The gas price accounts for between 30 and 40 percent of total ceramic production costs in Indonesia. Therefore, stakeholders in the nation's ceramic industry were happy to learn that the Indonesian government planned to lower gas (and electricity) prices for industrial usage in its third economic policy package (unveiled in October 2015), one of the series of policy packages designed by the government to boost overall economic growth. However, despite this announcement - and despite low crude oil prices - gas prices remained high in Indonesia's ceramic industry in both Q4-2105 and Q1-2016.

Through Presidential Regulation No. 40/2016, the government can lower gas prices for industrial usage if these prices exceed the USD $6 per mmbtu mark (this policy is effective per 1 January 2016). Whether the government indeed cuts gas prices in a specific industry will depend on several matters including domestic and international gas prices, domestic purchasing power, and the value-added significance of gas usage in a specific industry. The industries that are eligible to receive such a cut in energy prices include the fertilizer, petrochemical, oleo-chemical, steel, ceramic, glass, and rubber gloves industries.

Asaki Chairman Sinaga says the lower gas price would not immediately trigger rising ceramic sales in Indonesia because these sales are dependent on a number of factors, including the performance of the country's property sector, overall economic growth, and interest rates for credit disbursement. However, a lower gas price would surely have a major positive impact on production costs of Indonesian ceramic producers. Currently, production costs in Indonesia's ceramic industry are high - implying output is less competitive compared to ceramic products in neighboring peers - primarily due to the high gas price. Whereas Singaporean ceramic producers pay USD $3 per mmbtu, Thai manufacturers pay USD $3 per mmbtu, and Indian manufacturers pay USD $5 per mmbtu, Indonesia's ceramic producers pay an average USD $9.1 per mmbtu for the ceramic production process.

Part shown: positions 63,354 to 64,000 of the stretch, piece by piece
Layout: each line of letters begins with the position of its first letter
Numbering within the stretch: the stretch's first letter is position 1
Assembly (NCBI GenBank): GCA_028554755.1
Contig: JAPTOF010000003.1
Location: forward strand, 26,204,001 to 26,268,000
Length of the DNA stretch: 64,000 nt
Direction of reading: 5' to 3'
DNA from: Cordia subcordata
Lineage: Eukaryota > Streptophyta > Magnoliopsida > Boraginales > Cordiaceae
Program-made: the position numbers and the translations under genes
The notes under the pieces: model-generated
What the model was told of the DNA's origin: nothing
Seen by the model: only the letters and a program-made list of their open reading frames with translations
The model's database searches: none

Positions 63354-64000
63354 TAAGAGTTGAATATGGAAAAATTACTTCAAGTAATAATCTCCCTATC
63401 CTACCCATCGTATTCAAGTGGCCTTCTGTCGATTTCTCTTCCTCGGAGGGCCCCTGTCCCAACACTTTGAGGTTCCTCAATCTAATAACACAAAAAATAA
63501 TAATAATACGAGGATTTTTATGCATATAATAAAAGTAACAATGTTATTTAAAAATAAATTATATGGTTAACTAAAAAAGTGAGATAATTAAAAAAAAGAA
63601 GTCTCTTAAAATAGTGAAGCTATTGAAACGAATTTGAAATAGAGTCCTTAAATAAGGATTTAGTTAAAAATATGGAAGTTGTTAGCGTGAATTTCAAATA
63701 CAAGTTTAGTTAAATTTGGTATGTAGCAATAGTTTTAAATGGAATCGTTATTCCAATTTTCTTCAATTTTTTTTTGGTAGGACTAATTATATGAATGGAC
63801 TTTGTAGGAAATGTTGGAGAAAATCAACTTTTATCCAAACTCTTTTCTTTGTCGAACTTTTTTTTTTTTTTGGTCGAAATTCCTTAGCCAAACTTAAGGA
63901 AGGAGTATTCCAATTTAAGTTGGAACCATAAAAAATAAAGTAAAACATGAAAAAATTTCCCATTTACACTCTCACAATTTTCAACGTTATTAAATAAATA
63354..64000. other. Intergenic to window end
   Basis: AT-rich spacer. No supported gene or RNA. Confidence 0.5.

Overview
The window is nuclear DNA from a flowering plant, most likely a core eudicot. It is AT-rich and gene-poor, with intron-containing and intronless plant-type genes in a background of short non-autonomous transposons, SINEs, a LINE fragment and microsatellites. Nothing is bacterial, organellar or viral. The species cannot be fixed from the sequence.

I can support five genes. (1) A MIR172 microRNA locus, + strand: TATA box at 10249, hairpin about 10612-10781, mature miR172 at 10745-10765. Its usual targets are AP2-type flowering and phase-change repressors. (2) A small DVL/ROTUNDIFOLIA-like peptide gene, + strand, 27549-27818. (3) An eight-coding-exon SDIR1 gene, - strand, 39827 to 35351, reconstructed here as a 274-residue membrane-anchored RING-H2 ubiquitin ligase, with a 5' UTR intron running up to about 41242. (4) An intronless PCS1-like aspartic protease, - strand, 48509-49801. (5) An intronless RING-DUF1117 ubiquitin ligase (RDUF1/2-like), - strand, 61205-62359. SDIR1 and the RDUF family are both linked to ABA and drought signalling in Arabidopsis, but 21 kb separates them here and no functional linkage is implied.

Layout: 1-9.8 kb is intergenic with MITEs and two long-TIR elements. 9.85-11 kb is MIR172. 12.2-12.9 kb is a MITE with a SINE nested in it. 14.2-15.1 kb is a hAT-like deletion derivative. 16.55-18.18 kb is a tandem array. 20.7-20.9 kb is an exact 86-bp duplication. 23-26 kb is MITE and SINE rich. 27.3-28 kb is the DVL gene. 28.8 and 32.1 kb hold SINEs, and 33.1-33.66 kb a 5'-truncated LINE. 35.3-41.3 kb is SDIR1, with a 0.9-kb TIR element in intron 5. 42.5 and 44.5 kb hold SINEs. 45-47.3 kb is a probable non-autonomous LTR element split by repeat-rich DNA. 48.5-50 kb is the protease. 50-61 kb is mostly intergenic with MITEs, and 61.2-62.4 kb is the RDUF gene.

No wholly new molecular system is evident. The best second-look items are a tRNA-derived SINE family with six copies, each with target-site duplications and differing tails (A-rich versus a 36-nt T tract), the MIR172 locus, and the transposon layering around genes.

Regarding ceramic sales in Indonesia in 2016, Sinaga expects to see an improving performance supported by government-led infrastructure development and an improving property industry. Sinaga expects ceramic sales to reach between 170 - 180 million square meters in the first half of 2016. Last year Indonesia's ceramic sales were curbed by the continuation of the nation's economic slowdown, the sharply depreciating rupiah exchange rate, and the high gas price. These were reasons for various Indonesian ceramic manufacturers to (temporarily) close their business. In full-year 2015 Indonesia's ceramic sales fell 30 percent to 360 million square meters.